"The Little Nugget"

Los Angeles Historic-Cultural Landmark No. 474

Colorful interior of Union Pacific's famous club car "The Little Nugget" - a souvenir postcard circa 1946.

“The Little Nugget” car was built in 1937 by the Pullman-Standard Car Manufacturing Company. It was part of the Union Pacific Railroad’s  NEW passenger train – The Streamliner City of Los Angeles.  This new train represented the zenith in modern train design and technology.  “The Little Nugget” car was one of the most unique and lavishly appointed railroad cars of all time.  It served as the club-lounge for the train’s first class Pullman passengers.  The luxury train was host to a veritable Who’s Who of international businessmen and Hollywood entertainment elite. Celebrities like George Burns, Bob Hope, and Cecil B. DeMille were regular clients in those days before commercial air travel became popular.  First-Class trains like the City of Los Angeles, and the rival Super Chief of the Santa Fe Railway, were the most comfortable, stylish, and fastest ways to travel between coasts.  In 1937, these two famous “extra fare” streamliners, pulled by innovative new diesel locomotives, made the trip from Chicago to Los Angeles in only 39-3/4 hours; a full day faster than standard trains of the time.

Bartender Johnny Ruh was always at the ready with a delicious refreshment!
Der Bingle was one of Johnny's regular travelers! Photos courtesy of grandson John Ruh.

Please be a friend to the Trains!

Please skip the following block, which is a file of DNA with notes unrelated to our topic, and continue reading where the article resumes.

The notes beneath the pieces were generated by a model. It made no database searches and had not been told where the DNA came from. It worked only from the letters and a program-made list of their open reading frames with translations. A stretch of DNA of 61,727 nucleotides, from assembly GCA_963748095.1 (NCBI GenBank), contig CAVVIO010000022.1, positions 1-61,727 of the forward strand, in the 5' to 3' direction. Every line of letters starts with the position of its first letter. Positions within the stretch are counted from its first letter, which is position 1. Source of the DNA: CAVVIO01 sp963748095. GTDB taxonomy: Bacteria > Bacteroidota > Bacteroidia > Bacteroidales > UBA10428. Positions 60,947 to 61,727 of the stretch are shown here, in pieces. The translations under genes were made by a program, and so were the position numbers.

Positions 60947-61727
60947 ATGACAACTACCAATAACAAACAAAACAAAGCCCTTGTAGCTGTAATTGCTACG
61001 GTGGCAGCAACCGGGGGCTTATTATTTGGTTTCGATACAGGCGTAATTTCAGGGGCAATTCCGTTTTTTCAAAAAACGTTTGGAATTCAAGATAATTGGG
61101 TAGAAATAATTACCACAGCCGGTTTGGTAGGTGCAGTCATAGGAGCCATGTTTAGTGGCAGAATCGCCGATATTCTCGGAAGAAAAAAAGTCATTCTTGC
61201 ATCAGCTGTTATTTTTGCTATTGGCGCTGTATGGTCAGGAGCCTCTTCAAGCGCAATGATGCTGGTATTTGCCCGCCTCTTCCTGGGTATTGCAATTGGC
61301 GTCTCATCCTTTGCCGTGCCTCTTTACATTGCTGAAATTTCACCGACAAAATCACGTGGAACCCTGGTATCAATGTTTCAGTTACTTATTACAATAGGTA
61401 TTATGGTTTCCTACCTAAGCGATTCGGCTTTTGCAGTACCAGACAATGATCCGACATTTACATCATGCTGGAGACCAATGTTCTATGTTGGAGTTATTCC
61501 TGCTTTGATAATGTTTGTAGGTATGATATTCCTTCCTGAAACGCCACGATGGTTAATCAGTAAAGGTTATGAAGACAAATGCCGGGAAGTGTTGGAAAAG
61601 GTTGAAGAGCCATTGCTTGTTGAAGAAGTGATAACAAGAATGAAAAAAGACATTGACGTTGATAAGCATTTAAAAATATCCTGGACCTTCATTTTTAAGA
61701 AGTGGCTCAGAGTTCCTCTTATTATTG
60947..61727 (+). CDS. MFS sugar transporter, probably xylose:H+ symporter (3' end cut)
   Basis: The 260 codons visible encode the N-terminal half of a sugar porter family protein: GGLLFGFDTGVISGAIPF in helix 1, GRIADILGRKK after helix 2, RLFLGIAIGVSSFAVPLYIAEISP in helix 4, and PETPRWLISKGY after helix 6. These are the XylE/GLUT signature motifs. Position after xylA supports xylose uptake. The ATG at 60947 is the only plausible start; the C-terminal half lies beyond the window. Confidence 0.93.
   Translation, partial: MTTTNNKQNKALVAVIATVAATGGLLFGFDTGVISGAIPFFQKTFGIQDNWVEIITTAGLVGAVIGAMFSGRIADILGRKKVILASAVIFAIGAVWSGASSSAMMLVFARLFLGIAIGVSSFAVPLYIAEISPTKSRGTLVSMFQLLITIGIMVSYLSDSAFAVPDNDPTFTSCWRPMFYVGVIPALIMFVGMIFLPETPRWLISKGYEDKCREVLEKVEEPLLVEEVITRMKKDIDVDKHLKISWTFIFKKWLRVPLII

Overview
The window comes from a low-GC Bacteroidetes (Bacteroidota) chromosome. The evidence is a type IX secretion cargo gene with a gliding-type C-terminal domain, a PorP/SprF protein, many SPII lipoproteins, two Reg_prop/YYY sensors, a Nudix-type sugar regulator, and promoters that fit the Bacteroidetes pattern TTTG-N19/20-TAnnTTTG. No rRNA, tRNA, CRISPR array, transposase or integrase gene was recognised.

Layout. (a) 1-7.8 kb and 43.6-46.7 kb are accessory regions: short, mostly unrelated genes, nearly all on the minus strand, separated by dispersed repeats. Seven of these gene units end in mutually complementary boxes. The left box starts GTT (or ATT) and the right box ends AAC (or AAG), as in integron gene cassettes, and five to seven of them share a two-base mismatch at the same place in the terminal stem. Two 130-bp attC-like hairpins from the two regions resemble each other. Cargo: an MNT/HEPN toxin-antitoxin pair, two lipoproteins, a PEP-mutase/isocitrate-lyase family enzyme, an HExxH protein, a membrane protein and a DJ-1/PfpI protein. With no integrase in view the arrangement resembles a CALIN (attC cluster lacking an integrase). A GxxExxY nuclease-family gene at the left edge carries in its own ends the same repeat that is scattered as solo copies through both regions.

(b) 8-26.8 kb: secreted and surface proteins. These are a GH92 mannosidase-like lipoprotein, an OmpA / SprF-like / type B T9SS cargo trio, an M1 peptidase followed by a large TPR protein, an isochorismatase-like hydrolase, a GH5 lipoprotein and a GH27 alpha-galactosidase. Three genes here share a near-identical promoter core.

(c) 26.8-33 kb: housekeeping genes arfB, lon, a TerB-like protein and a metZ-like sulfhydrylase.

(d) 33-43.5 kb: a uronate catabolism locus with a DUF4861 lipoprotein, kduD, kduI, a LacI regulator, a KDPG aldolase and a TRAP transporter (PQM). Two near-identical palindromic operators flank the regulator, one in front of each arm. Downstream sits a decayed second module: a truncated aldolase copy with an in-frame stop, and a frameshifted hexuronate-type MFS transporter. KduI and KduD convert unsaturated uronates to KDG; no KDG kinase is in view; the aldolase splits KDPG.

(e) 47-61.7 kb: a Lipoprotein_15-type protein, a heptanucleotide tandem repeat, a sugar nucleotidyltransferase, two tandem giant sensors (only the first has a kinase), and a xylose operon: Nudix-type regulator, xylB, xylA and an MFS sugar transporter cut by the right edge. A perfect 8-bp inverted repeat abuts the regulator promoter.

Consider making a donation to help our museum volunteers restore the trains and improve your  Travel Town experience!

More Interesting Information:

The big claim-to-fame for “The Little Nugget” was its fanciful interior, designed by American artist Walt Kuhn.   The car was created as a publicity draw for the Hollywood crowd; the main club room was decked out to resemble an Old West dance hall saloon – complete with Victorian-style furnishings, velvet and lace curtains, and gilded Cherubs.  The highlight of the car was a collection of 125 vintage photographs and original Kuhn paintings that depicted Vaudeville comedians, clowns, dancers and other footlight favorites.  No expense was spared on the car’s interior, with every detail being custom-made to Mr. Kuhn’s personal specifications.  Sadly, much of this original decor was lost during the car’s early years of display at Travel Town.

Distinctive 'Heart & Ribbon' motif on "The Little Nugget" missing furniture - have you seen it anywhere?

Retired from railroad service and donated to the Travel Town Museum in 1956, “The Little Nugget” is now one of the very few remaining examples of the pre-World War II streamlined passenger car era.  In 1990, “The Little Nugget”  was designated a Los Angeles Historic-Cultural Landmark (474).  She survives as a great reminder of the grandeur and elegance that was once synonymous with rail travel in America. 

Passengers enjoy the lounge in the 1940s.

After 50 years of display outdoors in Griffith Park, “The Little Nugget” is now undergoing a complete cosmetic restoration; taking its interior and exterior back to the way it would have appeared while in service on the City of Los Angeles streamliner. It is Travel Town’s goal that “The Little Nugget” and its companion Streamliner sleeping cars Rose Bowl and Hunters Point will be enclosed within a climate-controlled museum structure planned for the Museum complex. They will become the focal point of a series of educational exhibits pertaining to the bygone era of American railroad travel.  We greatly appreciate your help and support in attaining these goals.

Menu from 1945